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Gender and “Peace Work”: An Unofficial History of Israeli-Palestinian Peace Negotiations

Published online by Cambridge University Press:  01 November 2011

Sarai Aharoni
University of Michigan


Unlike earlier attempts to theorize Israeli women's peace activism in civil society, this article examines the involvement of women in backstage roles of formal negotiations during the Oslo Process. On the basis of a qualitative analysis of the organizational structure and gender division of labor in Israeli negotiating bodies, I find that women were placed as midlevel negotiators and professional and legal advisors, and also served as spokeswomen and secretaries. This pattern of participation reveals 1) that the “security logic,” developed by Israeli negotiators led to, and reinforced, a structured gendered division of labor, providing a rational justification for gender inequality; 2) that the ability to control administrative capacities and women workers generated symbolic masculine power and assisted in maintaining asymmetries between Israeli and Palestinian delegations; 3) and that midlevel Israeli negotiators' narratives reveal the extent to which conceptual confusion and self-contradictory approaches toward the Oslo Accords reinforced women's overall invisibility. I conclude that patterns of rigid gender roles in official negotiating structures not only minimize women's meaningful inclusion in peace negotiations but also affect the production of public historical narratives about gender, peace, and war.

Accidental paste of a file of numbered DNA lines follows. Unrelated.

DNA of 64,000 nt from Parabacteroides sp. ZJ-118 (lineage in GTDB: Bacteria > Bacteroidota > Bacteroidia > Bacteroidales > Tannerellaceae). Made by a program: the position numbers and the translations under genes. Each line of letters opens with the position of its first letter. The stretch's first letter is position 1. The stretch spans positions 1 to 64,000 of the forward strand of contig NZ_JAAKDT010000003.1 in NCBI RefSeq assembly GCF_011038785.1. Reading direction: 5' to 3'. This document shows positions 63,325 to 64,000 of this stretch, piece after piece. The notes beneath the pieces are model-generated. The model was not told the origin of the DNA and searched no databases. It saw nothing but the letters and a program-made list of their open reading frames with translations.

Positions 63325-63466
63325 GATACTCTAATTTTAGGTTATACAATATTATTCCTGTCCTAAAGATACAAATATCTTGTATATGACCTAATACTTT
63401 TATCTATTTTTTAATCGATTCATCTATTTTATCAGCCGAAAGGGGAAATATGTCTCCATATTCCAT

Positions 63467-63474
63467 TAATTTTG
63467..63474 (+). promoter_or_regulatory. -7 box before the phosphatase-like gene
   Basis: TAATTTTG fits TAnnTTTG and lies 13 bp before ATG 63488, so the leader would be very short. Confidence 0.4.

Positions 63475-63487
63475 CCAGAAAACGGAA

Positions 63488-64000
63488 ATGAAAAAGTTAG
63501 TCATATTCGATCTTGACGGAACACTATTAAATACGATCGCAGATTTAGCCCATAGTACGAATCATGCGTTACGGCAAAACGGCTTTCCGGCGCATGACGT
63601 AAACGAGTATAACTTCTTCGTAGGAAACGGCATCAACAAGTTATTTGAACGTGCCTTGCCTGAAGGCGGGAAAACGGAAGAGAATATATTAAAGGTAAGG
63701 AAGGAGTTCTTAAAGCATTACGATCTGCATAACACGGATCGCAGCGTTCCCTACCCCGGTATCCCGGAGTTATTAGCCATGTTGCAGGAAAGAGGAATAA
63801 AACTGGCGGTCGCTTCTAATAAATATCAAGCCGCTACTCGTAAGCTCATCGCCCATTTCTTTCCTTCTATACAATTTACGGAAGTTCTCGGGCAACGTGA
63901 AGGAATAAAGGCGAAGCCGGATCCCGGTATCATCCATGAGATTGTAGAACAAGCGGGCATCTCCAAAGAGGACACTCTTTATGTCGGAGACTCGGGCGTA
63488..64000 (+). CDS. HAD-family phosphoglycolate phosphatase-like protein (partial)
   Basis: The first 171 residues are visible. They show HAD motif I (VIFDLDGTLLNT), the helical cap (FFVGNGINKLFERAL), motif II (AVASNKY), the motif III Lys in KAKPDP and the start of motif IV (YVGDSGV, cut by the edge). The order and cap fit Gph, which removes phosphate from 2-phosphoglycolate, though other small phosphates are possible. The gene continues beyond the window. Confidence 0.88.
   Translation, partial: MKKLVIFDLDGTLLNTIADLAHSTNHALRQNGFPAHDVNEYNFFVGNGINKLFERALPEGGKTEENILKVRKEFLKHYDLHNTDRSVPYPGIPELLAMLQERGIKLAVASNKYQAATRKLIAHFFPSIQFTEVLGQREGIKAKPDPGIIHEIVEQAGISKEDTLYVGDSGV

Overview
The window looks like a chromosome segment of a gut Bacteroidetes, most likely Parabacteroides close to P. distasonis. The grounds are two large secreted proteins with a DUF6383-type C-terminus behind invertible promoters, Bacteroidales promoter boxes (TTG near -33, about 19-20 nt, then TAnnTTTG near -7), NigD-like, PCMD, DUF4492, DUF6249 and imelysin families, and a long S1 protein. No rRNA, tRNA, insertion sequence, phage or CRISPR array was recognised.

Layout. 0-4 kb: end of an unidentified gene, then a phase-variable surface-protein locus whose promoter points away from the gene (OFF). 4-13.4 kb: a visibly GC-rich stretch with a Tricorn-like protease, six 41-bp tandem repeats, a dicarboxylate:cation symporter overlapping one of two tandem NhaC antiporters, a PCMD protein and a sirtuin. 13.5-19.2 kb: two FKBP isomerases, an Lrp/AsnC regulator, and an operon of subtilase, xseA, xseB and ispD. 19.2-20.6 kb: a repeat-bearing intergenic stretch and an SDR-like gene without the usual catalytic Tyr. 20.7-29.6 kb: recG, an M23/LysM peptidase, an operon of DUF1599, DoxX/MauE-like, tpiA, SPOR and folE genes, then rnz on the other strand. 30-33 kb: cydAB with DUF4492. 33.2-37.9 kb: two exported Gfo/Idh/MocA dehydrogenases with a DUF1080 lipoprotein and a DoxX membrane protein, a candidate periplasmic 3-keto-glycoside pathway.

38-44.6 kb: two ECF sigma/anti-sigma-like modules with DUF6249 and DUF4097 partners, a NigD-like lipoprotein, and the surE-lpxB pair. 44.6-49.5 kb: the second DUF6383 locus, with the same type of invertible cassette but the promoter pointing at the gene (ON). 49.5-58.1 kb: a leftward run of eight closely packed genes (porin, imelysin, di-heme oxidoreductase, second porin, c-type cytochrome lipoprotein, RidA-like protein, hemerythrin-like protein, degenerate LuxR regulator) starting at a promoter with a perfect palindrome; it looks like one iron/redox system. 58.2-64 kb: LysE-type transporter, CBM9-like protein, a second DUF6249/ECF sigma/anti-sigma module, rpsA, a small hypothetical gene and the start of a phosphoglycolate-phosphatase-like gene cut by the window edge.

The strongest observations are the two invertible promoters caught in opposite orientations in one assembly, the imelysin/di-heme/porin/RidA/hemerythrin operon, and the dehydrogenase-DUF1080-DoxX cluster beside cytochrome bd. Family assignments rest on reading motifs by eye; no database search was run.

Research Article
Copyright © The Women and Politics Research Section of the American Political Science Association 2011

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